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Lamotrigine and Oral Contraceptives

Information source: University of Aarhus
ClinicalTrials.gov processed this data on August 23, 2015
Link to the current ClinicalTrials.gov record.

Condition(s) targeted: Epilepsy

Intervention: Oral contraception (Drug); Lamotrigine (Drug)

Phase: Phase 3

Status: Terminated

Sponsored by: University of Aarhus

Official(s) and/or principal investigator(s):
Jakob Christensen, MD, PhD, Principal Investigator, Affiliation: Department of Neurology, Aarhus University Hospital, 8000 Aarhus C

Summary

The present study evaluates the effect of oral contraceptives on lamotrigine plasma concentrations in a double blind, placebo controlled, cross-over study in patients with epilepsy.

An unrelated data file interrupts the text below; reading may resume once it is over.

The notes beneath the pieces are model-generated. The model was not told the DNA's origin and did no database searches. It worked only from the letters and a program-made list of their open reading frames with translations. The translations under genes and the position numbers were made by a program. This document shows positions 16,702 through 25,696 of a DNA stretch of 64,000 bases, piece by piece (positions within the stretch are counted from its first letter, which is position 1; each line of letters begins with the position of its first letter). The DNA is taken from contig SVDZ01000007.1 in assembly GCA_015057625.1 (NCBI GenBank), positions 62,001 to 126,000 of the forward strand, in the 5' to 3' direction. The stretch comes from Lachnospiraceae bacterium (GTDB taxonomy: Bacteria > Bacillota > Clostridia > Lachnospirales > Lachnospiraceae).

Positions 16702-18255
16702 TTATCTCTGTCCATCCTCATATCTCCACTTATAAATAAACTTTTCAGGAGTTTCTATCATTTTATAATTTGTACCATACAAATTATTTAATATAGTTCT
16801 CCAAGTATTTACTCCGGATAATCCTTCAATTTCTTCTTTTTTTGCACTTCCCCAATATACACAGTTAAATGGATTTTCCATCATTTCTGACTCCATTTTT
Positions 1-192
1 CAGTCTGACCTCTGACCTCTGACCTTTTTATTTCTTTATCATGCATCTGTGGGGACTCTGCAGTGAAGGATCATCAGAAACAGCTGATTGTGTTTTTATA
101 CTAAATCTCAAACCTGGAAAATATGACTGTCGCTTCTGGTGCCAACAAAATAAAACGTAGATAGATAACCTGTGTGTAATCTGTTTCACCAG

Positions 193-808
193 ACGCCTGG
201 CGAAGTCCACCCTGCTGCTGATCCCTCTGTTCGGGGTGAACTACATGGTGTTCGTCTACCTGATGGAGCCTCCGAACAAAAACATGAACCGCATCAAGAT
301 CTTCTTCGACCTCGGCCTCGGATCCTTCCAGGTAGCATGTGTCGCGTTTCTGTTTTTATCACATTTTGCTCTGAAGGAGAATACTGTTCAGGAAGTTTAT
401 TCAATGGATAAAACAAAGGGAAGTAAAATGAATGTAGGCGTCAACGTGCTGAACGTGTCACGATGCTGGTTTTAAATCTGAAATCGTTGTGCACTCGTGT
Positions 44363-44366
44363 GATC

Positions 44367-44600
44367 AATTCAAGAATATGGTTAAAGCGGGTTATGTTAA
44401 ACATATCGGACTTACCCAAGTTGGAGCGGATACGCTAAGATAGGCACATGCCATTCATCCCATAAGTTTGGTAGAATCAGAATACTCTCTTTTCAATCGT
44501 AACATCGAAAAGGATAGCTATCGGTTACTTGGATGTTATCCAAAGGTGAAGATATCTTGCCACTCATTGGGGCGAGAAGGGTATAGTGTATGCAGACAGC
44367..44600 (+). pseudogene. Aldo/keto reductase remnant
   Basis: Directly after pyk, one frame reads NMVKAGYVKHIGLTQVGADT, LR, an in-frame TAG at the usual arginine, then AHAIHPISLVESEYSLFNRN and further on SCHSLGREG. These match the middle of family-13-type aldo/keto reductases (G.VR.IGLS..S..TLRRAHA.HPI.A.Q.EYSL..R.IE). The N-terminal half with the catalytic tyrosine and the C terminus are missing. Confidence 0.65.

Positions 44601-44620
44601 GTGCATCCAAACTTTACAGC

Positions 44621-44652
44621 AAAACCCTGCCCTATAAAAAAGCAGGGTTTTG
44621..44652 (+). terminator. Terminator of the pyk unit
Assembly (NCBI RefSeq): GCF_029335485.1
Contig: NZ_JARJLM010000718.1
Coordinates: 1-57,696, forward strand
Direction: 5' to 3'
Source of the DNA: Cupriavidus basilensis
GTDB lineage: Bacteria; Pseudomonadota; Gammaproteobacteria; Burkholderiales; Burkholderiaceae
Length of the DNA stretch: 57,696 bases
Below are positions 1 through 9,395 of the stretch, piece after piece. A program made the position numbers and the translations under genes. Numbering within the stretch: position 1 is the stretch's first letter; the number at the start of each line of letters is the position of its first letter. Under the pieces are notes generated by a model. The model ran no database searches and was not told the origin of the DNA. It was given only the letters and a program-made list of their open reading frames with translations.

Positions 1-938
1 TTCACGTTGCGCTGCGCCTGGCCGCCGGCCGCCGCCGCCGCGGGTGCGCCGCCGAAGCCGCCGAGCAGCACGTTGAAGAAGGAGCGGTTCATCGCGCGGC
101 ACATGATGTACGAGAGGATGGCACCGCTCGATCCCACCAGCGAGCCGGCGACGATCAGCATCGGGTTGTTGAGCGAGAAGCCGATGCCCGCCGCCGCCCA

Clinical Details

Official title: Phase 3: Metabolism of Lamotrigine During Treatment With Oral Contraceptives

Study design: Allocation: Randomized, Endpoint Classification: Pharmacokinetics Study, Intervention Model: Crossover Assignment, Masking: Double-Blind, Primary Purpose: Treatment

Primary outcome: The dose corrected trough concentration of lamotrigine following 21 days of placebo treatment compared to the dose

Secondary outcome: Secondary endpoints; the trough concentration of lamotrigine following 7 days of pause with the oral contraceptive pill, and the proportion of lamotrigine to lamotrigine metabolites found in urine samples following treatment with placebo and the o